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Sunday, September 03, 2006

WIRE Read & Burn 01

pinkflag PF4 (2002)

I remember seeing this on the shelves at Bluetone Records and asking Mike, the owner, about it. I had been a Wire fan throughout high school and university but hadn't heard anything from them in a while. This six-song, seventeen-minute CD was pricey ($27!) but Mike had played it in the store and liked it, and another customer had bought it and assured him that it was worth every penny.

Read & Burn 01 was a massive departure from previous Wire recordings, and the sound of the album was about as "back-to-basics" as you could possibly get. After experimenting with sampling and electronic percussion during the eighties and nineties, the group released The First Letter, an album without their drummer Robert Gotobed, who parted amicably with the band previous to the recording. Gotobed and the rest of the group felt that Wire's sound at the time was evolving into a state where actual drums would be unnecessary (in his honour, the group dropped the letter "e" from their name, calling themselves Wir). Read & Burn, therefore, is like a reunion of sorts, as Gotobed returns to the drum chair with a vengeance, propelling the band's stripped down sound with martial, no-nonsense 4/4 beats.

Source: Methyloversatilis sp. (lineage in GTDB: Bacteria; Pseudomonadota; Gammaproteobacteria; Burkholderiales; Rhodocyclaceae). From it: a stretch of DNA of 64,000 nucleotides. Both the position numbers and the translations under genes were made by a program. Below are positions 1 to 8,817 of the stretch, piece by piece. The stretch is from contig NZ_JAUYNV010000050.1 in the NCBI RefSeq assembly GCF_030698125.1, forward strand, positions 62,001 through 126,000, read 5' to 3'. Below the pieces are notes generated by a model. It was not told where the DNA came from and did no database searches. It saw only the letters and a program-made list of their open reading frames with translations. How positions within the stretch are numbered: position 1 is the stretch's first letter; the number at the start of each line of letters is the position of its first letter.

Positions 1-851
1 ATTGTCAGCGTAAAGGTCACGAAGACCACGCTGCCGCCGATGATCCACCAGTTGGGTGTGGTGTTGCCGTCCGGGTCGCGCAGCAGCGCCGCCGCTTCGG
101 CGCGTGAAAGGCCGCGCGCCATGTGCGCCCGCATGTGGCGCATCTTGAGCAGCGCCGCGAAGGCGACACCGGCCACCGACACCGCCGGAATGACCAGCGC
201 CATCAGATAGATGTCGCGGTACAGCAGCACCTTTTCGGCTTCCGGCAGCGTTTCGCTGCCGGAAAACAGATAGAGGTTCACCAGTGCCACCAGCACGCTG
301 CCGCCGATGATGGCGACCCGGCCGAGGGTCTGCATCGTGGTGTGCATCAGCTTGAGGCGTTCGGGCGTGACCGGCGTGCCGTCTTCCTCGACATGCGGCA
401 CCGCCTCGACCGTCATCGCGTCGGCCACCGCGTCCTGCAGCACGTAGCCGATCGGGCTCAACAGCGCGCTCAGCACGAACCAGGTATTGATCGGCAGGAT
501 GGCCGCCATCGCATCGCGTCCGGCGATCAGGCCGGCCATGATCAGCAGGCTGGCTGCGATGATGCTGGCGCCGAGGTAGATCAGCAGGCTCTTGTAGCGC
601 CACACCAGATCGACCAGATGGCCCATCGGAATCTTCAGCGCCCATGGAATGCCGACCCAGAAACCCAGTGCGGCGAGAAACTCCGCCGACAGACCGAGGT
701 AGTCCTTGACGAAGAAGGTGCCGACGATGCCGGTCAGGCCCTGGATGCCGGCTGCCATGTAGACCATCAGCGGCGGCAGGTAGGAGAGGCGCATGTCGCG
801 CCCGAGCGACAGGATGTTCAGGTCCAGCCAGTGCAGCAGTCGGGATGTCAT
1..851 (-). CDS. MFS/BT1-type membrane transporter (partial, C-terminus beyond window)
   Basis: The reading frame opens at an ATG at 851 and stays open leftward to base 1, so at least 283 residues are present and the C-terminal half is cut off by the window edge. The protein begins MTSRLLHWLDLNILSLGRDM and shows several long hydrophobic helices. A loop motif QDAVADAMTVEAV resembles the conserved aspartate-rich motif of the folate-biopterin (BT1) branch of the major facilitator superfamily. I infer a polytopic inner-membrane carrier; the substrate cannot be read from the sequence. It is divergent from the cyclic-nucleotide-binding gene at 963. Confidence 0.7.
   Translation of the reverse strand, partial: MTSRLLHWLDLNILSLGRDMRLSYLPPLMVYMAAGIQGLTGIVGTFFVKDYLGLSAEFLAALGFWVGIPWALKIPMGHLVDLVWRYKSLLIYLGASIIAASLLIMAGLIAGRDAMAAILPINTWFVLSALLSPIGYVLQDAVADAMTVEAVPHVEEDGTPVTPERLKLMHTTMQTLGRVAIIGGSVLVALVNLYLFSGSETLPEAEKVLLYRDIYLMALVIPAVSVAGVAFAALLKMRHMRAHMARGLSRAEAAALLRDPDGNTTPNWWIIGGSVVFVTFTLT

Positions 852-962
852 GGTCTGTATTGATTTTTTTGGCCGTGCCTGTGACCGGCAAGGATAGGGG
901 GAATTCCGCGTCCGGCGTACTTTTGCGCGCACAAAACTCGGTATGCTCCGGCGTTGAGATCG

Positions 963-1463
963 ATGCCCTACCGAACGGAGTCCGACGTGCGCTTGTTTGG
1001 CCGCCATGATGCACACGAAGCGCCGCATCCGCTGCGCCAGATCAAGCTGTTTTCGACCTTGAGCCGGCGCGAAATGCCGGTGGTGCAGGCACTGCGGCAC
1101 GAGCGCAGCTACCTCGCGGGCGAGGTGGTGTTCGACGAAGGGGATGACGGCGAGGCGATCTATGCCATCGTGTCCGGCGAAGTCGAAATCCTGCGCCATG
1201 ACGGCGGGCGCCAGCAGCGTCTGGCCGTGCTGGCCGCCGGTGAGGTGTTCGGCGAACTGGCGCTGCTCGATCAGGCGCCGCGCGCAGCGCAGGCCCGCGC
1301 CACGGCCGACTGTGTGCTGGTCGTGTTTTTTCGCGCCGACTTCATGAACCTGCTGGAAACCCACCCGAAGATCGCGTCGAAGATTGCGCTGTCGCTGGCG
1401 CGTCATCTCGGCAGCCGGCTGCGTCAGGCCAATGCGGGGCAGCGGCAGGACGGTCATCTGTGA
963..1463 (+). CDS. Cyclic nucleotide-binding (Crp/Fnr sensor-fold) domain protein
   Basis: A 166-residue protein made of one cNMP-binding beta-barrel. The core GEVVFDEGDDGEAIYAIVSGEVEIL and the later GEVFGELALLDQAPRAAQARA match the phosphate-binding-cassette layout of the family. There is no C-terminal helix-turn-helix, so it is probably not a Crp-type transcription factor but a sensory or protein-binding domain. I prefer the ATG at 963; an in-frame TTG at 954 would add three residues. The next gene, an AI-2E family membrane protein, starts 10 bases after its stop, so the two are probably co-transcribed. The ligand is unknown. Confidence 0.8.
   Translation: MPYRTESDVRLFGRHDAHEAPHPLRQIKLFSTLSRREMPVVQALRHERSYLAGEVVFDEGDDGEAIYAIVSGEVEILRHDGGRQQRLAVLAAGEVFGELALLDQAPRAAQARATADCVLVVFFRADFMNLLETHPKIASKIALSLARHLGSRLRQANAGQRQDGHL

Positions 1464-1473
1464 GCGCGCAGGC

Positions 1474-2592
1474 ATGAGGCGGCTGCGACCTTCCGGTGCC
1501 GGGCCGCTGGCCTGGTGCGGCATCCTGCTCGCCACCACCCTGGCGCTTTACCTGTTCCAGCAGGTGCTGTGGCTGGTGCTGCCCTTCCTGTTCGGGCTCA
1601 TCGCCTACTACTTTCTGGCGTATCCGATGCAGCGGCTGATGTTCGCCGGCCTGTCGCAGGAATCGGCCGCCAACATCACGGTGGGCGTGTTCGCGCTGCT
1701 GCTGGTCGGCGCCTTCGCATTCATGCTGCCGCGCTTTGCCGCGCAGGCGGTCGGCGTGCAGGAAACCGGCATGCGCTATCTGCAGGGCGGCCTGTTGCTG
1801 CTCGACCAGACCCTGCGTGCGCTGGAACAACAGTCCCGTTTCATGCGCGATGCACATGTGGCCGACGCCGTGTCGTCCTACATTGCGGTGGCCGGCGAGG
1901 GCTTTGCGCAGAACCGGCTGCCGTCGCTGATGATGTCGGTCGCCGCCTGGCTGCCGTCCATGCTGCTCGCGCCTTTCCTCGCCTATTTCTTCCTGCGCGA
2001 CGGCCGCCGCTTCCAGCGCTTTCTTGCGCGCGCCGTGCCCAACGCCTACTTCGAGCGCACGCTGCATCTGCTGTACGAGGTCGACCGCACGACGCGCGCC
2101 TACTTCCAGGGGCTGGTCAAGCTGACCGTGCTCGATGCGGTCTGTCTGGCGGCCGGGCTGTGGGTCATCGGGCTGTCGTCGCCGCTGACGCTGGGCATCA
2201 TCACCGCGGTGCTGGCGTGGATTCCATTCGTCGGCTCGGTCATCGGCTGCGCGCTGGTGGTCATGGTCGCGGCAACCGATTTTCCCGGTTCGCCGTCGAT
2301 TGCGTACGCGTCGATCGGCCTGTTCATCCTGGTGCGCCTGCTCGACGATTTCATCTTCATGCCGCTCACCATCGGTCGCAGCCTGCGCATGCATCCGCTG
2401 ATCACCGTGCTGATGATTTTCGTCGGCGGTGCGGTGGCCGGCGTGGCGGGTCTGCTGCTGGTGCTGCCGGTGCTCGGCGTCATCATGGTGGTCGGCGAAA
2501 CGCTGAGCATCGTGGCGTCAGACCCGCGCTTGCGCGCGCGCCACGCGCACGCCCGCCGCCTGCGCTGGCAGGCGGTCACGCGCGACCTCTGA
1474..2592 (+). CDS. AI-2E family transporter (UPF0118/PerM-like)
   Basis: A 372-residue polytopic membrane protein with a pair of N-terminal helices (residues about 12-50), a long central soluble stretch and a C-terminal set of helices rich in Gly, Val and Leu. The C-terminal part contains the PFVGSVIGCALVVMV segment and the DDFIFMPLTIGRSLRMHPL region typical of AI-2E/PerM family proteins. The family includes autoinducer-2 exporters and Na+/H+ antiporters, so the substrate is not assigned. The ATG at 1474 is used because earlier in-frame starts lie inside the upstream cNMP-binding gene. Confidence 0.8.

"In the Art of Stopping", a one-chord fuzztone stomp, kicks off the album and seems to act as a massive throat-clearing with regard to the band's previous sound. There's an immediate sense of freshness and something almost like relief in the way the group bears down on the simple blues riff that propels the track. The other tracks on the album follow this model, making Wire sound like the best aggro-metal band ever, or at least ready to challenge any of the current bands in the genre (who are probably about half their age).

By stripping their sound down to its bare essentials, Wire sounds refreshed and ready to start writing the next chapter in their legacy. (Some tracks also available as part of the full-length album Send.)


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